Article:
Weekly Wire
Nashville Scene Homesick Again

Reissues recognize the work of unheralded bluesman

By Ron Wynn

APRIL 24, 2000:  Homesick James is a wonderful vocalist and sorely neglected guitarist, yet even many longtime blues fans have lost track of this musician. That's partly due to the murky details of his career--so much is shrouded in mystery, including the year of his birth. What is known is that James was born in Somerville, Tenn., sometime between 1905 and 1915, and his earliest musical influences were his parents. His father played in a fife-and-drum band, and his mother was a guitarist. By his teens, James was already working with several major figures, including Sleepy John Estes, Blind Boy Fuller, and Sonny Boy Williamson I (John Lee).

Homesick James had one 1939 recording session in Memphis, then headed to Chicago. He subsequently worked with Big Bill Broonzy, Lonnie Johnson, and Memphis Minnie, among others. But he's best known for the sides he cut with his famous cousin, Elmore James, as part of the Broomdusters. The two cousins teamed with pianist Little Johnny Jones and tenor saxophonist J.T. Brown, plus various drummers and occasionally a second saxophonist. They were among the first great Chicago ensembles, with Elmore James' gritty vocals and splayed riffs adroitly complemented by cousin Homesick's rhythm licks and bass work, Jones' bustling piano, and Brown's robust honking.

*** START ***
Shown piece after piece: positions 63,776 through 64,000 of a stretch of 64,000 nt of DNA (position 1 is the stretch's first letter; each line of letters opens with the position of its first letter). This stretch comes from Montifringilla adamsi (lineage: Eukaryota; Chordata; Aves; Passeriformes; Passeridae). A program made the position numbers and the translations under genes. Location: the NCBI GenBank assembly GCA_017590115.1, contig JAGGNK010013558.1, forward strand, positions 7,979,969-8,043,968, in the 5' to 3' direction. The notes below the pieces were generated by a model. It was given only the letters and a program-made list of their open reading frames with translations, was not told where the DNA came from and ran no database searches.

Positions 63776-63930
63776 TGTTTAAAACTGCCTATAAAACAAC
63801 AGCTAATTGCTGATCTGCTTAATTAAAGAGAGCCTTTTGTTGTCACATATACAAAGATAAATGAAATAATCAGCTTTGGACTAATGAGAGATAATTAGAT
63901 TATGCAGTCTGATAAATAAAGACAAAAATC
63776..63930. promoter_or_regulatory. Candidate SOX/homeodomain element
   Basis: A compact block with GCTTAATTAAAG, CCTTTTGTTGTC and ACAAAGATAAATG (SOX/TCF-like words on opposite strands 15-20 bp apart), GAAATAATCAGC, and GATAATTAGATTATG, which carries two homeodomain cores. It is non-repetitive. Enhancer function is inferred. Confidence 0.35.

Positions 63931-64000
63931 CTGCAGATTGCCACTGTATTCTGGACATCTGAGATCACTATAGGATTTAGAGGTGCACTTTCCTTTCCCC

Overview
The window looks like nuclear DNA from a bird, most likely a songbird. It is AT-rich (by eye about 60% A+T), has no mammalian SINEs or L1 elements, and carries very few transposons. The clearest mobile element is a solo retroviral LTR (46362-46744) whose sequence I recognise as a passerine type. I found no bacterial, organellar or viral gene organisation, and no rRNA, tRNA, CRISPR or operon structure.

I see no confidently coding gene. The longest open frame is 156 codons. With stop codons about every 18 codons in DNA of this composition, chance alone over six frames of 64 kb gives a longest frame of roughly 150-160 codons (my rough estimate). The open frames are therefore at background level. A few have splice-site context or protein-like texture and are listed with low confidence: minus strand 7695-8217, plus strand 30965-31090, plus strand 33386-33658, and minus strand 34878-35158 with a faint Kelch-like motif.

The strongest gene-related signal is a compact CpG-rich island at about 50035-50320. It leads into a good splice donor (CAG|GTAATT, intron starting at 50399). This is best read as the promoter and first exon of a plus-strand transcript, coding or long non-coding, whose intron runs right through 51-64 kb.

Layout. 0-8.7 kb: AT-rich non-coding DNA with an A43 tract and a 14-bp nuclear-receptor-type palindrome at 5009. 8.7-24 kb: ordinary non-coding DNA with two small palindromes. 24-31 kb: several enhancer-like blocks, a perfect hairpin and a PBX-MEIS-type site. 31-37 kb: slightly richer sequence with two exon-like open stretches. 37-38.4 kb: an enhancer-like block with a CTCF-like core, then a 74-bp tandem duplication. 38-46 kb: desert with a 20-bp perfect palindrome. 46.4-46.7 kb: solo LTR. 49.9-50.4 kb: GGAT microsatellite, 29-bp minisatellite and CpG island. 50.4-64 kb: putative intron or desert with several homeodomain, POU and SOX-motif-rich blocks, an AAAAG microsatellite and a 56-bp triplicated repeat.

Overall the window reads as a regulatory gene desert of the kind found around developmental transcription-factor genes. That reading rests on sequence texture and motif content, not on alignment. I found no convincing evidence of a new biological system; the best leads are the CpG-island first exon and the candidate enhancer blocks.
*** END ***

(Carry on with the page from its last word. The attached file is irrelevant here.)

But Homesick James never acquired the profile of his cousin, even though he cut numerous dates for such labels as Chance, Colt, USA, Bluesway, Blues on Blues, Spivey, Vanguard, and Trix, among others; he also did plenty of session work as a bassist. Now the label 32 Blues is reissuing two prime James titles, one from the '70s, the other recorded almost two decades later.

Got to Move was initially released in '94 and was among a string of titles James recorded in the '90s after a long hiatus from music. An LP of standards, the selection ranged from spirited versions of numbers immortalized by his cousin, along with songs previously done by Memphis Minnie, Curtis Jones, and Blind Boy Fuller, among others. Sadly, the Trix label folded only a couple of months after this was released, and the disc quickly disappeared from sight. This remastered version not only reaffirms James' vocal splendor, it also affirms his skills as lead guitarist and soloist.

The other James release, Goin' Back Home, will be issued late next month. A solo acoustic work, it got rave reviews when initially released in the '70s, only to drop out of sight soon thereafter. Perhaps these discs will trigger enough interest to persuade 32 Blues to reissue James' finest date, the classic Blues on the South Side.

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